Checking Out Chard

Written by Jenni Hepburn for Agricultural Connections

Rainbow Chard

There are lots of great reasons to eat locally—the food is fresher and tastes better, and buying locally-produced food helps support area farmers and stimulates your regional economy. When you buy local food produced in-season, you’re also getting fresh produce that packs a much more powerful nutritional punch. Fresh rainbow chard is a gorgeous riot of color with crisp leaves and crunchy stems—full of nutrients and a great flavor that pairs well with a wide range of foods and seasonings.

Nutritional Profile and Health Benefits

Chard is one of the most nutrient-rich vegetables in the world, with high levels of many different vitamins and minerals. Just one cup of cooked chard provides between 10% and 60% of the daily requirement of nearly a dozen different nutrients.

Vitamin K: Needed for healthy bones, and may protect against heart disease.

Vitamin A: An antioxidant that helps protect against certain eye diseases.

Vitamin C: Antioxidant that boosts the immune system and is necessary for collagen production. Also enhances iron absorption.

Magnesium: Important in bone health and regulation of metabolism.

Copper: Enhances antioxidant activity, required for collagen production, and helps protect against anemia.

Manganese: Needed for healthy bones and skin, and plays a role in regulating blood sugar.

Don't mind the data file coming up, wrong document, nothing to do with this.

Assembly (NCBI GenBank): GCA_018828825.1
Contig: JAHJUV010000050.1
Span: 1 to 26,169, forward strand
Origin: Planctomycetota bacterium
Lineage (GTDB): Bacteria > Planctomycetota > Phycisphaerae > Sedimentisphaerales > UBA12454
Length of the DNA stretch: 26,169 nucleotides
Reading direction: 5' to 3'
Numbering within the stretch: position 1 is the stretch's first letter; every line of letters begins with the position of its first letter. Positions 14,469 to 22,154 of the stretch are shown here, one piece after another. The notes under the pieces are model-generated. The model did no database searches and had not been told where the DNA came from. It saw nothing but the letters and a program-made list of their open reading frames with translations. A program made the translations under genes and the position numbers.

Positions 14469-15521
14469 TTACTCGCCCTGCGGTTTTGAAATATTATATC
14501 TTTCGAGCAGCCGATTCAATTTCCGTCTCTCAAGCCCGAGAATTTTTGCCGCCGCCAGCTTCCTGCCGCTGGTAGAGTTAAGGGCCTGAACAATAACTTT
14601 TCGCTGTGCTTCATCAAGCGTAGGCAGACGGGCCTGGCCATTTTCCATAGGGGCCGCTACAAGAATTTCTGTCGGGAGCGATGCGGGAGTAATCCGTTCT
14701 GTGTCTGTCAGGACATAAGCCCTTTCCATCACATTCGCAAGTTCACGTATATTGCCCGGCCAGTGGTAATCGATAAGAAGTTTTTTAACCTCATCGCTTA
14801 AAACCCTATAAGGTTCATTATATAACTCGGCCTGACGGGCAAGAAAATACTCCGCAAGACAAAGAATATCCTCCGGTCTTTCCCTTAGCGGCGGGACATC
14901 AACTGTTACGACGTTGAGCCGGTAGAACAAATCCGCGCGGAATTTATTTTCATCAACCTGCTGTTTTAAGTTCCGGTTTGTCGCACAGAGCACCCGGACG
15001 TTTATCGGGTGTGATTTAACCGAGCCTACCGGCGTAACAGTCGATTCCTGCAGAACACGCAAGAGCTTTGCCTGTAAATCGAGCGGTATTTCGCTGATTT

Potassium: This mineral is an electrolyte, and is essential to heart and nervous system function. It’s also important for regulating blood pressure and may help protect against the development of kidney stones.

Vitamin E: An antioxidant that helps protect against heart disease.

Iron: As a component of red blood cells this mineral is used to transport oxygen around the body.

Choline: Essential for healthy nervous system function.

Vitamin B2: Important for energy production, and helps protect against anemia.

Calcium: Essential for bone health.

As a leafy green vegetable with stalks in vibrant rainbow hues, rainbow chard is also full of plant-specific compounds called phytonutrients that have additional benefits. Phytonutrients in rainbow chard include syringic acid, beta-carotene, and lutein.

While the exact way in which some phytonutrients benefit health are not yet firmly established, it is thought that many of these compounds help repair DNA damage, reduce inflammation, improve cellular metabolism, enhance the immune response, and have antioxidant activity. Many studies indicate, for example, that carotenoids like beta-carotene help protect against heart disease, and that even a single daily serving of leafy greens can reduce the risk of cancer and heart disease. Other studies show that eating foods that are high in lutein helps prevent age-related macular degeneration, an eye disease that leads to vision deterioration and can cause blindness. Finally, syringic acid helps regulate blood sugar by slowing down the conversion of complex carbohydrates into simple sugars.

Ideas for Cooking with Rainbow Chard